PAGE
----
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THE LAST DAYS OF DANNY CASOLARO

by James Ridgeway and Doug Vaughan

The Village Voice, October 15, 1991

The Feds' Theft of Inslaw Software

The following excerpt is a fragment selected from a lengthy article published in the VILLAGE VOICE, October 15, 1991. The article glances upon a great many diverse and fascinating facets of the story surrounding the violent death of an intrepid reporter named Danny Casolaro.

MARTINSBURG, WEST VIRGINIA -- At about 12:30 in the afternoon of Saturday, August 10, a maid knocked on the door of room 517 at the Sheraton Martinsburg Inn, just off Interstate 81 on the outskirts of this old mill town. Nobody answered, so she used her passkey to open the door; though it had both a security bolt and a chain lock on the inside, neither one was attached. The bed didn't appear slept in, though it was turned down, and clothes had been laid out neatly at it's foot. Then the maid glanced into the bathroom. She saw a lot of blood on the tile floor and screamed.

Another hotel maid came rushing in to help. When she peaked inside the bathroom, she saw a man's nude body lying in the blood-filled tub. There was blood not only on the tile floor but spattered up onto the wall above as well; she nearly fainted at the sight. One of the maids called the desk on the room phone and, after sending up a maintenance man, the desk immediately dialed 911.

Within five minutes, three Martinsburg city police officers were threading their way past the horrified maids and maintenance man clustered in the hallway and into Room 517. A team of paramedics from the local fire department joined them a few minutes later. Squeezing into the tiny bathroom, they found a white male in his early forties with deep cuts on both wrists: three or four wounds on the right and seven or eight on the left, made with a sharp, bladed object.

There was no other trauma to the body that would indicate any sort of struggle; there was a half-empty, corked bottle of red wine on the floor by the tub and a broken hotel glass beside it. When they lifted the body out, they found a single-edge razor blade -- the kind used to scrape windows or slice open packages -- at the bottom of the bloody water in the bath, along with an empty can of Milwaukee beer, a paper hotel glass coaster, and two white plastic garbage bags, the kind used in wastepaper baskets.

On the desk in the bedroom the cops found an empty Mead composition notebook and a legal pad from which a single page had been removed. The page lay near a plastic Bic pen, and in its ink there was a note:

To those who I love the most, Please forgive me for the worst possible thing I could have done. Most of all I'm sorry to my son. I know deep down inside that God will let me in.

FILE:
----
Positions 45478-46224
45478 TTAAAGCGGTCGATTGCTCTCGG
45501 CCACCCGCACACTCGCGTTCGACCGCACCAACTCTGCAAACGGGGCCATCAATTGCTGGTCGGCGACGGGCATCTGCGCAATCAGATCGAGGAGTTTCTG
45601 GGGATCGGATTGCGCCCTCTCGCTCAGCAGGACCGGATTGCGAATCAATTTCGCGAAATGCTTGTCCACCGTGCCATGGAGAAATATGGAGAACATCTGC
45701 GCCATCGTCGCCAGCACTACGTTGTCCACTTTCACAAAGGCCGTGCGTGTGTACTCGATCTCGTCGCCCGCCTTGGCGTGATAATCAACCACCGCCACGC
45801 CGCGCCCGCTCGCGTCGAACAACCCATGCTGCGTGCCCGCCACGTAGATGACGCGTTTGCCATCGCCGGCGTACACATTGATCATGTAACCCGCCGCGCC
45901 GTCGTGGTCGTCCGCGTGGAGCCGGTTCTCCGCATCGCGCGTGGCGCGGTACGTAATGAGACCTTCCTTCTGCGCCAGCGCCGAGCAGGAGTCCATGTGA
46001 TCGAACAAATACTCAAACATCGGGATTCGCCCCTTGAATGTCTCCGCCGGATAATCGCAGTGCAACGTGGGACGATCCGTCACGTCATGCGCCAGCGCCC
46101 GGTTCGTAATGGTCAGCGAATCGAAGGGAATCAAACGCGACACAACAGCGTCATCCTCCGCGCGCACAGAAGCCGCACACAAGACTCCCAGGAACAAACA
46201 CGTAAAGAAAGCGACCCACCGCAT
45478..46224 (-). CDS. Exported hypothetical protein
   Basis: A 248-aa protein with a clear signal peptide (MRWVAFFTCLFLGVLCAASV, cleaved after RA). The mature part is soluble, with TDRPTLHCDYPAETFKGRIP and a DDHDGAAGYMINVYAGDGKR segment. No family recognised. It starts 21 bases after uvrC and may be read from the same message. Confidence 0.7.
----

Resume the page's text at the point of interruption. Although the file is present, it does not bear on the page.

There were no other papers, folders, documents of any sort, nor any briefcase in the room, only the man's wallet, stuffed with credit cards. According to the driver's license, the man's name was J. Daniel Casolaro of Fairfax, Virginia.

Although his death was tentatively ruled a suicide, back in Washington, D.C., his friends and family quickly protested that decision, and reports in the media were soon suggesting that Danny Casolaro had been murdered. For in this, the year of conspiracies, Danny Casolaro happened to be one of a small army of freelance journalists exploring the possibility that the powers of the national security state had been used to manipulate domestic politics. In particular, Casolaro was interested in what he called the "Octopus," a network of individuals and institutions that he believed had secretly masterminded a whole series of scandals, from the Iran-Contra affair and the S&L debacle to the BCCI collapse and the 1980 October Surprise deal.

In the weeks before his death Casolaro had spoken frequently about threats on his life, and just before he left for Martinsburg he had told his brother, "If anything happens to me, don't believe it's an accident." Many of the friends and sources who spoke to him in the last days of his life recalled that he seemed euphoric and quite certain that he was on the brink of proving the existence of his Octopus; he did not sound like a candidate for suicide to them. More suspicious, before the family could be told of Casolaro's death or an autopsy performed, the body was embalmed by a local funeral home; early press reports added that the hotel room had been quickly cleaned, perhaps to obscure any trace of a crime. The wildest story even suggested that the undertaker was an employee of the C.I.A., hired to clean up after agency assassinations.